Varietal: Nero D'avola
Sicily is one of the world's most ideal grape growing regions, as it benefits from all the beauty and heat of a Mediterranean climate, and has mineral rich volcanic soils perfect for viticulture. One of the key varietals grown in Sicily is the Nero d'Avola, an indigenous grape which has become a highly important fruit for the Italian wine culture. In recent years, it has had plenty of success in various New World countries, as it thrives in hot and arid conditions and produces big, juicy, fruit-forward wines with plenty of pepper and spice notes. In Sicily, the Nero d'Avola grape is often used in the production of fortified wines such as Marsala, but it is most well loved in the still wines made from it, as they tend to be packed full of excellent flavors ideal for pairing with a range of foods.
There are few wine regions in the world with such an ideal terroir and climate for viticulture as that found on Sicily. This Italian island has been an important center for wine production for several thousand years, with experts claiming that the ancient Greeks were the first to bring wine-making techniques to the island. The almost year-round sunshine and rich, fertile volcanic soil of Sicily makes the vintner's jobs very easy, and grapevines thrive and flourish more or less everywhere on the island. Sicily is widely renowned for its excellent sweet dessert wines, and for fortified wines such as Marsala, yet the popularity of their dry red and white produce is ever rising, thanks to their drinkability and fantastic fruit flavors which really manage to put across the sunny, almost tropical nature of the island they are grown on.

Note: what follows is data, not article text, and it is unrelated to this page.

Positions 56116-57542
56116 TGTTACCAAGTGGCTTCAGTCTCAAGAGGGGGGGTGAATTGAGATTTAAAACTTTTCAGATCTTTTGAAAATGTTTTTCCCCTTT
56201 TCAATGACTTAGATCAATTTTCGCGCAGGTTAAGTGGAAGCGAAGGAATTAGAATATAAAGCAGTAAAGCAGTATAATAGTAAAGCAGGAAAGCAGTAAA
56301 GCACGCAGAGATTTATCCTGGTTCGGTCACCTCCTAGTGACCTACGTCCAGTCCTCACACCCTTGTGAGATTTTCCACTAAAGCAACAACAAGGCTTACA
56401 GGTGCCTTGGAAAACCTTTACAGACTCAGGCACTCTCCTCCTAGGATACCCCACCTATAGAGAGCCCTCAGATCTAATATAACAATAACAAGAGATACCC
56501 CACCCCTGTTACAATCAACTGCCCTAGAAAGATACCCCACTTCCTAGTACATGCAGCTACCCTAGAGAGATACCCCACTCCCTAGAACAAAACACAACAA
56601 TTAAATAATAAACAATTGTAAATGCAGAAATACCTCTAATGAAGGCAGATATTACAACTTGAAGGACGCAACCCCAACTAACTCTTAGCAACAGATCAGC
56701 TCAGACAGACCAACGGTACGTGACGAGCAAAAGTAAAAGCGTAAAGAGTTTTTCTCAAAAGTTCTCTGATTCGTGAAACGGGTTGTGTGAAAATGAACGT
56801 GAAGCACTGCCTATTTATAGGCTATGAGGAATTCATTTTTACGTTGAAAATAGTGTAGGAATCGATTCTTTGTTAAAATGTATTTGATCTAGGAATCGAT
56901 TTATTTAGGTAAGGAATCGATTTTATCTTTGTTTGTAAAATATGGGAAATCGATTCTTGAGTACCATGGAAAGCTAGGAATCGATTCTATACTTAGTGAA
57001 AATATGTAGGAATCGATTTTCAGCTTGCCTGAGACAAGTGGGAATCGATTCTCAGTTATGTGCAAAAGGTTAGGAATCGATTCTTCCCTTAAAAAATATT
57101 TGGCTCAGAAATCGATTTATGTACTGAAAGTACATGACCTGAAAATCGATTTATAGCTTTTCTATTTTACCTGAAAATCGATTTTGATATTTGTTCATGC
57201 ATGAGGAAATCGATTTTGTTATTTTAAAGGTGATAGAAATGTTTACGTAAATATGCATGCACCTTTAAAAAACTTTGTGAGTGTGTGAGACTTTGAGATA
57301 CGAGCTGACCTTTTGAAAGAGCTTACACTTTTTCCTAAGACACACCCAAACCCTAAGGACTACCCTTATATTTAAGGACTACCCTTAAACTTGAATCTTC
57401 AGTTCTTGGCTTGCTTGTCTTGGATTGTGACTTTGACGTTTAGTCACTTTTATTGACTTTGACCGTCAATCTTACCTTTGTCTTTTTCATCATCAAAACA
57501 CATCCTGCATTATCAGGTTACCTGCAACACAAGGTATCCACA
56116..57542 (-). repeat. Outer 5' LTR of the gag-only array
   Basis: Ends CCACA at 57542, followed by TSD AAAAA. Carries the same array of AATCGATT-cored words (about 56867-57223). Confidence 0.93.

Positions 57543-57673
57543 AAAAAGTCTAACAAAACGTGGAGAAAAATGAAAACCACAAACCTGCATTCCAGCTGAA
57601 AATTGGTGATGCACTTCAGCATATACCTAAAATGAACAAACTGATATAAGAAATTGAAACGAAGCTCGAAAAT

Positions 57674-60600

For several decades in the mid to late twentieth century, Italy's reputation for quality wines took a fairly serious blow. This was brought about partly due to lack of regulation in certain regions, and too much regulation in others. This led to several wineries in the beautiful and highly fertile region of Tuscany making the bold move to work outside of the law, which they saw as responsible for the drop in quality in Tuscan wines. They believed that they had the expertise and the generations of experience necessary with which to make truly excellent, world class wines, and set about doing just that. These 'Super Tuscans', as they came to be known, quickly inspired the rest of Italy to improve their produce, and now, Italian wine producers in the twenty-first century are widely recognised to be amongst the best in the world. Regulation and law began to change, and wine drinkers across the globe woke up to the outstanding wines coming out of Italy, which are continuing to improve and impress to this day.